Monday, July 24, 2017


You've probably
noticed it by now—that
the best sensations

are never found
in the place where
they come from, that

the tantalizing late July sunlight
is your toughest antagonist
when you look directly at it.

You've likely felt it too,
how summer—the true season,
which you swear you've experienced,

with its ripe
tomato-red, immaculate
white of bleached,

enriched bread, and undersea
blue of doo-wop
music under poplar shade—

how it never really
comes upon you; it's always
just around that next leafy corner,

until—wait, now there it is,
back there, behind
the sepia-toned last.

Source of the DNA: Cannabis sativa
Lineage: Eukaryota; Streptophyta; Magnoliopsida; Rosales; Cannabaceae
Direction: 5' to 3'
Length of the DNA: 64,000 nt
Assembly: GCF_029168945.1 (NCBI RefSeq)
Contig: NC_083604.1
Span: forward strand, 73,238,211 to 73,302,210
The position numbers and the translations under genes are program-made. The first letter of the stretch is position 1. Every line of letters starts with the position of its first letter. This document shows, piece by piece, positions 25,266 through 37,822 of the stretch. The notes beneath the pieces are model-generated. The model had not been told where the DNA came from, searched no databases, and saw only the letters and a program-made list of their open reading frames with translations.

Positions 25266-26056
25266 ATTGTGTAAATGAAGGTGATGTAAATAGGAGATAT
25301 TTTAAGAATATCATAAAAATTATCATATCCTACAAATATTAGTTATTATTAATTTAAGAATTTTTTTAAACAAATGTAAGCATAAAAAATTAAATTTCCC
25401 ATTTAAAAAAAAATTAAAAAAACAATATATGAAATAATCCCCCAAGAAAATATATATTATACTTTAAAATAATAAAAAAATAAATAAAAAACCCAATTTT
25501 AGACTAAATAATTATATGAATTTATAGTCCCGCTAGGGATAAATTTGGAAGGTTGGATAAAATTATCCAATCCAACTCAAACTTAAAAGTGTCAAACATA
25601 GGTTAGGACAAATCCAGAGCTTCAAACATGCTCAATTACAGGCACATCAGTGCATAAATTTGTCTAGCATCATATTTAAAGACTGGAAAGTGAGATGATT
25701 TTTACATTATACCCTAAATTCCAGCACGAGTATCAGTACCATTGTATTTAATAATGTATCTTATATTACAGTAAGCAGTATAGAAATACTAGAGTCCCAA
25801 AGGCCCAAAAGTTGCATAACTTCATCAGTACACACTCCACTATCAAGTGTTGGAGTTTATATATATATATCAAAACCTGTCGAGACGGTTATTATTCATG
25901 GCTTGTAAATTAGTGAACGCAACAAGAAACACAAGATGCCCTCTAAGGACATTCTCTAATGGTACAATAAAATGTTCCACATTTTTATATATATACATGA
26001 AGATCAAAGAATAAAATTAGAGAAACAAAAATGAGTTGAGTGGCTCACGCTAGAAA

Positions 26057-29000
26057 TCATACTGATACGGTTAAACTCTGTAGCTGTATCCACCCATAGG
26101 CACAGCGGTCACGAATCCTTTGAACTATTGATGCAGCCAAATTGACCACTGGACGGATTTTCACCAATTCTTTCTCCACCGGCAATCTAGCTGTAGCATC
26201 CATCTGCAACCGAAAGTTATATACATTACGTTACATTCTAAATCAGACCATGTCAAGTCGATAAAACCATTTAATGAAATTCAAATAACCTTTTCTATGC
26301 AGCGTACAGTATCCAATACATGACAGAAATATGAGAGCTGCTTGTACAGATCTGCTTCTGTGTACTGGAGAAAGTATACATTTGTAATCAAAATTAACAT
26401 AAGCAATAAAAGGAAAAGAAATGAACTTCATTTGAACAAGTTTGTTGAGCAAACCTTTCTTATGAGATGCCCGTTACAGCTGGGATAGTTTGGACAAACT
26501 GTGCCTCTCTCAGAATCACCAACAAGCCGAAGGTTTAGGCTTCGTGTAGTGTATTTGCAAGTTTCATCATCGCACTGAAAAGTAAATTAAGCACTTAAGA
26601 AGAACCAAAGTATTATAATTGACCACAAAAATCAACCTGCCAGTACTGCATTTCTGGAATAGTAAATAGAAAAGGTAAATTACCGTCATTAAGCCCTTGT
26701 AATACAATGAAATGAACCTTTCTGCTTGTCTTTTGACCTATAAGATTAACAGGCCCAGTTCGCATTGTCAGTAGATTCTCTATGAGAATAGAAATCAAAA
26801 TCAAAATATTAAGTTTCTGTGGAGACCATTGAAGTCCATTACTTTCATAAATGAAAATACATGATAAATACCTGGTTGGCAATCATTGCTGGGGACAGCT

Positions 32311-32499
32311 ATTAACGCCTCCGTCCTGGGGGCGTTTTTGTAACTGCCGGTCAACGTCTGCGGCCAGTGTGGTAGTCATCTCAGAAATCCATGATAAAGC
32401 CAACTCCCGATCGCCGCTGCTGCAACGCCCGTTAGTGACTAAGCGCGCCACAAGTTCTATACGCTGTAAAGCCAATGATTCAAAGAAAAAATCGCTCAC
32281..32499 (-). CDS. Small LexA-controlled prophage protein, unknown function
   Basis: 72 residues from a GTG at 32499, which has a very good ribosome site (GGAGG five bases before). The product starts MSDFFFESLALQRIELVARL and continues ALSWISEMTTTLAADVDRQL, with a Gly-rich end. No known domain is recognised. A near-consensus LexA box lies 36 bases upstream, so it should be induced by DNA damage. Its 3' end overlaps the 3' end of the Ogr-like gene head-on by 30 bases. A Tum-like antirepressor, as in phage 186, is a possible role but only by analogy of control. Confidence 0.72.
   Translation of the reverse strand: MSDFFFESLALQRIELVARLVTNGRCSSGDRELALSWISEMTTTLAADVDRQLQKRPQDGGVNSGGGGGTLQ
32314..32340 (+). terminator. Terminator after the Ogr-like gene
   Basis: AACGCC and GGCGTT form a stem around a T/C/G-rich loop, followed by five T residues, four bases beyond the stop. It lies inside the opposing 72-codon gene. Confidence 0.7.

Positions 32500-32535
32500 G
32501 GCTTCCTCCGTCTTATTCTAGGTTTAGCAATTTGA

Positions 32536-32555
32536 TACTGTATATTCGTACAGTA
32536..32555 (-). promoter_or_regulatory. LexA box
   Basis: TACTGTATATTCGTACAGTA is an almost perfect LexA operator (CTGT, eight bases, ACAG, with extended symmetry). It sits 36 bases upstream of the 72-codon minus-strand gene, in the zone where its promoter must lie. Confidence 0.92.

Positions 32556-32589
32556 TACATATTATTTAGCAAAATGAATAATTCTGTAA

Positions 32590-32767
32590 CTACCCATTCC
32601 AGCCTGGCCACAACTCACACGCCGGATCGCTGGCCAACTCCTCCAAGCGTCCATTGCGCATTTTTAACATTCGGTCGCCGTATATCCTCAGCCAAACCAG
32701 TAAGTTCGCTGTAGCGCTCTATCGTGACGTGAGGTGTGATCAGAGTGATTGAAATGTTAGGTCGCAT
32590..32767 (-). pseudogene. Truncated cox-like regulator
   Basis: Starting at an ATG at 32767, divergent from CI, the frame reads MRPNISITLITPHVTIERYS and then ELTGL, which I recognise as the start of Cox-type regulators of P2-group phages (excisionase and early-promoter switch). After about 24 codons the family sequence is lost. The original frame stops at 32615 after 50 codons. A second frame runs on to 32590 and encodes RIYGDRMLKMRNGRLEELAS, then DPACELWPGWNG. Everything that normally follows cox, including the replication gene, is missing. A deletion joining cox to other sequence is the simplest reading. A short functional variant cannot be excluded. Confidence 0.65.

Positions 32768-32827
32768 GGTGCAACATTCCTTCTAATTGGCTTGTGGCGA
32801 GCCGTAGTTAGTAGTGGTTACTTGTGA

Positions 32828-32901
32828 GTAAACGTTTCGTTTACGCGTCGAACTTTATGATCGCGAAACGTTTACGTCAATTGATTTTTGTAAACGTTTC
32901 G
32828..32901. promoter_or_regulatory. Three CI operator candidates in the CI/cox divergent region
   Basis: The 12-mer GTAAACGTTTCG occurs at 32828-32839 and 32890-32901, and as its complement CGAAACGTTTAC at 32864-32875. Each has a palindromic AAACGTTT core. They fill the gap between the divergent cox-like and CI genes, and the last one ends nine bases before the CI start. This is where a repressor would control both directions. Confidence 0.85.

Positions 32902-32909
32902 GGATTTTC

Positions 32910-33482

And there's something
illusory too—something
of a magic trick, even to these

hazy backyard barbecues
and dizzy pool parties
with friends and neighbors

when you're disoriented,
heavy with sun
and charcoal smoke

and too hungry to notice
in the moment—how it's never
that hot dog itself

that you're smelling; it's
the fire, the supernatural
smell of ashy fat and charred metal,

and most of all, it's
those little onions—stubborn
ugly vegetables, now

translucent, tortured and sweating out
their acrid toughness—it's just onions
you're after, all along.